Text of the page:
The Leuser Ecosystem is the only region in the world where elephants, orangutans, tigers and rhinos co-exist. It is Sumatra’s largest rainforest, Asia’s largest carbon sink and has received the World Heritage Status by UNESCO as well as protection under national law. Campaigns for the protection of the ecosystem date back to the early 1800s, when traditional leaders in the province set out to convince the Dutch colonial government of the importance of its conservation .
Contemporary national legislation acknowledges the uniqueness of the region, and has granted it official protected status, making activities such as logging, hunting, large-scale cultivation and infrastructural development illegal . However, as part of the peace agreement made by the end of the civil war raging in the province 1976-2005, Aceh was granted special territorial status, allowing it to govern its natural resources and land use autonomously. The province’s first post-war governor established Badan Pengelola Kawasan Ekosistem Leuser (BPKEL), an authority set out to prevent illegal activities wihin Leuser. However, as a new provincial government came to power in 2012, the BPKEL was dissolved and a new spatial plan for the province was launched, which did not acknowledge the Leuser ecosystem and disregarded its protected status on national level . Much land not comprised by the Gunung Leuser National Park are left available for development .
Due to poor forest governance and weak law enforcement (partly stemming from the conflict between national law and provincial planning), establishments of oil palm plantations and developments of infrastructure are widespread, just as mining, logging, and fires . Furthermore, a moratorium on forest clearance was announced by the national government in 2016, which was not respected by companies operating on the ground, although it helped to slow down destructive activities .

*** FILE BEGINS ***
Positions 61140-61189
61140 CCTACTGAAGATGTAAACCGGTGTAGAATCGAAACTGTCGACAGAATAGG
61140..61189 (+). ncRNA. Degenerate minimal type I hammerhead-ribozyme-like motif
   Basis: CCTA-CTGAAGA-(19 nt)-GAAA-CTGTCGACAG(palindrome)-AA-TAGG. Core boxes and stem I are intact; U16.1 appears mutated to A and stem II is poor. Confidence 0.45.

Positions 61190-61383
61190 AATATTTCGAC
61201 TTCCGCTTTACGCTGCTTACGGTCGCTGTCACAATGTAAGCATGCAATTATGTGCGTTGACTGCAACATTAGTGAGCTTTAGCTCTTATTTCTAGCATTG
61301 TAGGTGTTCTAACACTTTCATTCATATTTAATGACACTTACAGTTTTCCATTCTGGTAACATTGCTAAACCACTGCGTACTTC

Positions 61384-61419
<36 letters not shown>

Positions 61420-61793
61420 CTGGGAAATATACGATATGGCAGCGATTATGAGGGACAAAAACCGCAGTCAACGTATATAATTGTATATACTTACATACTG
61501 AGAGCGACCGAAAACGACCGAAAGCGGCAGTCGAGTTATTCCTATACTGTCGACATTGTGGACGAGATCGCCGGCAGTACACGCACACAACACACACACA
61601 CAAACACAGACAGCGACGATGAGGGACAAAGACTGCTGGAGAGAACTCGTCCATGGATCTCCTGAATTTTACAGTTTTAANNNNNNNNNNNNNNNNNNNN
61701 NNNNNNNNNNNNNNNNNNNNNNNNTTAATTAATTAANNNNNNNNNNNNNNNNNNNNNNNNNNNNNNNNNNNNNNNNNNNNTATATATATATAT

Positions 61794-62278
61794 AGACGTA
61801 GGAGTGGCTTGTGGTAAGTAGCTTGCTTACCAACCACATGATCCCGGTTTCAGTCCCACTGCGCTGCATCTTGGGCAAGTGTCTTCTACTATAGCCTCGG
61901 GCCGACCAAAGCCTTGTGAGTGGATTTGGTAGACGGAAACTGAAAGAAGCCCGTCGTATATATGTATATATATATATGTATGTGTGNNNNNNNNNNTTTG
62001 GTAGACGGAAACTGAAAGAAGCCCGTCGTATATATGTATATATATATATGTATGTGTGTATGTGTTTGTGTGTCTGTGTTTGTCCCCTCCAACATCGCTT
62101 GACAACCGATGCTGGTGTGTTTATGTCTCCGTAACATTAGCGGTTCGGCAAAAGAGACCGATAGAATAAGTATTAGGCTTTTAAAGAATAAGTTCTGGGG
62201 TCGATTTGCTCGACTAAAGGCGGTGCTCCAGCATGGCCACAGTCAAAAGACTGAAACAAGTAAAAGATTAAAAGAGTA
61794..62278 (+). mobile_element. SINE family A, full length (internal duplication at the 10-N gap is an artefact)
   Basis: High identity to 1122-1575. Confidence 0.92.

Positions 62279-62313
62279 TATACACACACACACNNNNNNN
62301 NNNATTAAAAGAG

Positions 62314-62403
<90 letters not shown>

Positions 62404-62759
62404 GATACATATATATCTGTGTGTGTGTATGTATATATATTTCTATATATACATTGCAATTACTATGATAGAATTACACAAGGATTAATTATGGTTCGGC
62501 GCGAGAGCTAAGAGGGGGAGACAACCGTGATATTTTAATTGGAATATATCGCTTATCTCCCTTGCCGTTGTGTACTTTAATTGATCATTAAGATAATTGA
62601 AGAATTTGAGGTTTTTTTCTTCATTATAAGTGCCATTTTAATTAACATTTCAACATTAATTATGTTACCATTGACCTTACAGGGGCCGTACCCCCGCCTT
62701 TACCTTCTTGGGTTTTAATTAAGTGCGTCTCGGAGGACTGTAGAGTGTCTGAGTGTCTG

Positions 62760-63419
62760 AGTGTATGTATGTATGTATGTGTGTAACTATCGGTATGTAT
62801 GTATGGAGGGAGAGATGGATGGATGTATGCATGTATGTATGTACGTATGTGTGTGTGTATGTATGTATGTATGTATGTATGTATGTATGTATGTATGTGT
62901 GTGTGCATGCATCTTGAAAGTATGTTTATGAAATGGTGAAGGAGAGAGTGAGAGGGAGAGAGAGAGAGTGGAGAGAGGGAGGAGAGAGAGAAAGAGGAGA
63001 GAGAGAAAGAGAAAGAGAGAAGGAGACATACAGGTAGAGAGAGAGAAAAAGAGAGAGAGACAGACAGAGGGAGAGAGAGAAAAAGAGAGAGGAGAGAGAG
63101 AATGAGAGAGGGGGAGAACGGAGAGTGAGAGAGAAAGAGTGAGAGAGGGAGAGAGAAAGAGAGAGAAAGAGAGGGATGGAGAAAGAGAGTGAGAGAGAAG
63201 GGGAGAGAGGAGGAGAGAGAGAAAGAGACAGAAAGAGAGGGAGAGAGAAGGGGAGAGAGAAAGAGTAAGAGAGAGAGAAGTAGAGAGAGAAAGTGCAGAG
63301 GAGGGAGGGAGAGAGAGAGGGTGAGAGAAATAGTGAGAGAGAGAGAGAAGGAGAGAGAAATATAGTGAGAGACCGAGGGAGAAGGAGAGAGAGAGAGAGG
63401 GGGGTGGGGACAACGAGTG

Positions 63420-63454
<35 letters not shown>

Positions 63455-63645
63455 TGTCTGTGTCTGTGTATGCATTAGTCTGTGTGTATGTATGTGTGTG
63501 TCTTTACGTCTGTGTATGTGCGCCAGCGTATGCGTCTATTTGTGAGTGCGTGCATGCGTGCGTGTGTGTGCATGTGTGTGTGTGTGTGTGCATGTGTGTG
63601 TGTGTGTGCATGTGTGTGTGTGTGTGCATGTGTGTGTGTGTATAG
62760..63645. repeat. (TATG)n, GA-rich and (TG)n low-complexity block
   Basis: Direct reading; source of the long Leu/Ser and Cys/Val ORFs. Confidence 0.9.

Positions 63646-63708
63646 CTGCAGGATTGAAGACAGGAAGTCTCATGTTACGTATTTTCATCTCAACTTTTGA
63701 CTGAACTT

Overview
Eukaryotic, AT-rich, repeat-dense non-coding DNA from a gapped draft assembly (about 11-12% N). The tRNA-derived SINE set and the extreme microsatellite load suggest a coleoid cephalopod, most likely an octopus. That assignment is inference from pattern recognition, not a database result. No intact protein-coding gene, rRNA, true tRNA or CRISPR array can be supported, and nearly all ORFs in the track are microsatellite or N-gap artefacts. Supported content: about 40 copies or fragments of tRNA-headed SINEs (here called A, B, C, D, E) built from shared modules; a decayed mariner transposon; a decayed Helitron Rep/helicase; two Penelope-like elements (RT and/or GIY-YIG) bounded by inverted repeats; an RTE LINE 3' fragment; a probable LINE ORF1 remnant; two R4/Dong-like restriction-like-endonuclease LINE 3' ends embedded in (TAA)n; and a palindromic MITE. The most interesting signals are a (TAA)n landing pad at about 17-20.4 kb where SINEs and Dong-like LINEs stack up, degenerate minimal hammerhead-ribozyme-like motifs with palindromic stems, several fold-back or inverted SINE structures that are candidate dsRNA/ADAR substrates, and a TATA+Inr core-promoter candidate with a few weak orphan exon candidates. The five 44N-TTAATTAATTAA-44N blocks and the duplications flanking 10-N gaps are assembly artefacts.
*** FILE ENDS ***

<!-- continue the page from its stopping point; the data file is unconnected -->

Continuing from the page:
Due to the large amounts of carbon stored in ecosystem's peatlands and forests, these activities do a negative impact on the global climate . Further, apart from generating a large-scale disturbance of the ecosystem functions, the intense logging has caused floods, landslides and subsequent livelihood losses both in and outside the ecosystem, in times of heavy rains . On the other hand, deforestation also reduces the amount of water available to communities dependent on water provision from Leuser, as well as it leads to soil erosion and reduced pest control  . Furthermore, it has generated disturbances of elephant migration patterns, leading to increased human-animal contact. This, in turn, has resulted in crop and property destruction as well as elephant poisoning and poaching .
Local activism and resistance has focused on law enforcement and legal justice rather than conservation and wildlife, while international engagement tends to focus on the latter . In 2016, an Aceh citizen movement, organised under the name Gerakan Rakyat Aceh Menggugat – The Aceh Citizen Lawsuit Movement – (GeRAM) filed a lawsuit against the Aceh Provincial Government and the Federal Ministry of Home Affairs, pledging for an abolishment of the current spatial plan. The suit was rejected by the Federal Government later the same year   .
Today, around 30 plantation companies are operating on the ground in the . The three biggest buyers of palm oil sourced from the Leuser ecosystem are Wilmar International, Musim Mas and Gold Agri-Resources Ltd, which in turn supply palm oil to the Snack Food 20 – 20 large snack producing companies, listed as the biggest corporate players in the global palm oil conflict. Those include Unilever, Nestlé S.A., Mars Inc, Kellogg Company and PepsiCo Inc  .